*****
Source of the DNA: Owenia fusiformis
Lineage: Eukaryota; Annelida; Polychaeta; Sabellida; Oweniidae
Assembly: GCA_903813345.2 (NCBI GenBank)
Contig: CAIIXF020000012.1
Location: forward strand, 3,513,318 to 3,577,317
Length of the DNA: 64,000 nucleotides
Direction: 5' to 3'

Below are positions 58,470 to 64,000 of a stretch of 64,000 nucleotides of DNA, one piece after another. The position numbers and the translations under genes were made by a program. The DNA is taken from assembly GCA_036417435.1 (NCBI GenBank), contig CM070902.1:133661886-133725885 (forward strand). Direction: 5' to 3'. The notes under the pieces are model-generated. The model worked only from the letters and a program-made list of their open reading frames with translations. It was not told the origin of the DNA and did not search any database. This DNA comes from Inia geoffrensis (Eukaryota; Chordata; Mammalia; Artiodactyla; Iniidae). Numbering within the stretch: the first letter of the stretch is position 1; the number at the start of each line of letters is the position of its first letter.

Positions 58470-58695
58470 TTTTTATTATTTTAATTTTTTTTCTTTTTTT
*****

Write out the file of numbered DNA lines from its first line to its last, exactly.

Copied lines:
Source of the DNA: Owenia fusiformis
Lineage: Eukaryota; Annelida; Polychaeta; Sabellida; Oweniidae
Assembly: GCA_903813345.2 (NCBI GenBank)
Contig: CAIIXF020000012.1
Location: forward strand, 3,513,318 to 3,577,317
Length of the DNA: 64,000 nucleotides
Direction: 5' to 3'

Below are positions 58,470 to 64,000 of a stretch of 64,000 nucleotides of DNA, one piece after another. The position numbers and the translations under genes were made by a program. The DNA is taken from assembly GCA_036417435.1 (NCBI GenBank), contig CM070902.1:133661886-133725885 (forward strand). Direction: 5' to 3'. The notes under the pieces are model-generated. The model worked only from the letters and a program-made list of their open reading frames with translations. It was not told the origin of the DNA and did not search any database. This DNA comes from Inia geoffrensis (Eukaryota; Chordata; Mammalia; Artiodactyla; Iniidae). Numbering within the stretch: the first letter of the stretch is position 1; the number at the start of each line of letters is the position of its first letter.

Positions 58470-58695
58470 TTTTTATTATTTTAATTTTTTTTCTTTTTTT